What is AIV?
Acoustic Induced Vibration (AIV) refers to structural vibration in a piping system with vapor flow excited by intense acoustic pressure. AIV is caused by acoustic energy from pressure reducing devices with high pressure drops and vapor services mass flows. High frequency sound waves can excite the circumferential mode of vibration of pipe and may result in fatigue failure at welded attachments where stress concentration occurs.
- Stress Category: Primary Stress
- Stress Type: Hoop/Circumferential Stress
- Frequency: 500-2500 Hz
- Design Life: Millions of cycles
- Failure Locations: Happens at peak stress (discontinuity) where we have high stress concentrations
Circumferential “Shell” Mode of Vibration
|High frequency vibration courtesy of energy institute guideline||Low frequency vibration courtesy of energy institute guideline|
Why is AIV more important than years ago?
- Larger pipes and higher D/T ratios
- High pressure drops and flow rates (higher plant output)
- Use of thinner pipe wall thickness (cost savings)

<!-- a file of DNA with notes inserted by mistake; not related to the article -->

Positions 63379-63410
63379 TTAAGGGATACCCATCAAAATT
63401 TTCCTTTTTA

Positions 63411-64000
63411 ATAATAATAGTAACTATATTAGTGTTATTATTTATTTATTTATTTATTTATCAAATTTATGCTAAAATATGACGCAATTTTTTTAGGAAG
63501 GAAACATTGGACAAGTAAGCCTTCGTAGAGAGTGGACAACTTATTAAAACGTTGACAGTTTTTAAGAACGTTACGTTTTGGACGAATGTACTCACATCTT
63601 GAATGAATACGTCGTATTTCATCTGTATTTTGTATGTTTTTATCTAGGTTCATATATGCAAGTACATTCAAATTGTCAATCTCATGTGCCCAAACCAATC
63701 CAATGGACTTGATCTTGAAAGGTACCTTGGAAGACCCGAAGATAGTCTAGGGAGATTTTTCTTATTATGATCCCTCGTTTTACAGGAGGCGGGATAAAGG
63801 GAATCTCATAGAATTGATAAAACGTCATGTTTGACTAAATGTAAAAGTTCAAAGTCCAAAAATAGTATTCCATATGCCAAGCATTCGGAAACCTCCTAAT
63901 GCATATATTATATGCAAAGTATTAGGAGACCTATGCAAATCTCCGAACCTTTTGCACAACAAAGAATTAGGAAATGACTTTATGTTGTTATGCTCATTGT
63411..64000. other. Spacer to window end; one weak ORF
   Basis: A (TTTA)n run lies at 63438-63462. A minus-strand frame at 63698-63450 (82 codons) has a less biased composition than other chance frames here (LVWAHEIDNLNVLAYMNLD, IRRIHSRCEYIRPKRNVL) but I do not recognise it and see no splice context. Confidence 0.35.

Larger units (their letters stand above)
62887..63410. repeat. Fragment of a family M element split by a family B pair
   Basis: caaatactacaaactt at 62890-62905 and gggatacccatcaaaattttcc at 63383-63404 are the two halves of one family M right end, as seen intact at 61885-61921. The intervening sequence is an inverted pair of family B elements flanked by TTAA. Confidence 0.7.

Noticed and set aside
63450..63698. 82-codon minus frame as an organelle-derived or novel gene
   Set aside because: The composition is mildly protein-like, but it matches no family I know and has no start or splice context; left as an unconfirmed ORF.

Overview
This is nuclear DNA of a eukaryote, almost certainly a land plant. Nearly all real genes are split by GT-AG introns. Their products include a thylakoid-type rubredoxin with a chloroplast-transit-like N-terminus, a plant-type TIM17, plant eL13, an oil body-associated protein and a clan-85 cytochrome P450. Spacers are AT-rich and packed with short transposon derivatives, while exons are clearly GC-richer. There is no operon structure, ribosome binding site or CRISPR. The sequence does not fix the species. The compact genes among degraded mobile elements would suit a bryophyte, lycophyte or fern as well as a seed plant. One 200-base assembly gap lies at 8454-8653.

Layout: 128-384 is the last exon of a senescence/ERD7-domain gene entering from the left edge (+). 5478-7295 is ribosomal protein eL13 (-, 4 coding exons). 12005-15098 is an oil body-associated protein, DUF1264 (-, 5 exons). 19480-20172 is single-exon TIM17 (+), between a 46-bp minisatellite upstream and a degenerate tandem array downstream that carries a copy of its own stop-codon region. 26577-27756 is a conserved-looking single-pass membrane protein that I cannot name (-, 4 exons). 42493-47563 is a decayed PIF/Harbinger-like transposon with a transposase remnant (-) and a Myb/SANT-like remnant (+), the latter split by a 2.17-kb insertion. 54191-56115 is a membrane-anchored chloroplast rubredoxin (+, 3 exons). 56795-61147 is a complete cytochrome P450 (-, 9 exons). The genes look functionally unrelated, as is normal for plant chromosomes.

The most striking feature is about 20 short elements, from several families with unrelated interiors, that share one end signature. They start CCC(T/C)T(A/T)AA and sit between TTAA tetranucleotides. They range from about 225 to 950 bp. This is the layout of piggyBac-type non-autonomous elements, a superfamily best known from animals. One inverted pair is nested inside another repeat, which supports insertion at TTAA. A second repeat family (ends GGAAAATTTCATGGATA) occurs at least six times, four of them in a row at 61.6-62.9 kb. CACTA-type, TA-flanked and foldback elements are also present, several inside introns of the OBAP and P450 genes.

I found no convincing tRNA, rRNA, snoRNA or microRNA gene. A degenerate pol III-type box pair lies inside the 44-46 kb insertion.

- Use of cheaper piping components (cost savings)
Typical Sources of AIV
- Relief valves
- PSV bypass valves
- Control valves
- Blow-down valves
- Manual vents
- Compressor recycle valves
AIV High Frequency Circumferential Shell Modes from Finite Element Analysis
Piping Technology & Products can perform numerous types of AIV analyses for a variety of applications and projects.
Acoustic Induced Vibration Hold Down Support Design and Testing
PT&P custom designed a heavy duty hold-down pipe clamp and stanchion to accommodate the acoustic induced vibrations on the flare line at an LNG plant. Extensive Finite Element Analysis was run on multiple (30) designs. Once satisfied, engineers approved the fabrication of our design.
Customer was able to restrain the acoustic induced vibration on the flare line and start the LNG plant. This plant is now shipping gas around the globe.
AIV (Acoustic Induced Vibration) Supports Supplied in conjunction with active LNG Releases
Customer was able to retrofit installed cryogenic pipe supports with reinforcement pads to accommodate additional stresses caused by unanticipated acoustic vibration. Lead times were set and PT&P beat the scheduled module “sail” dates.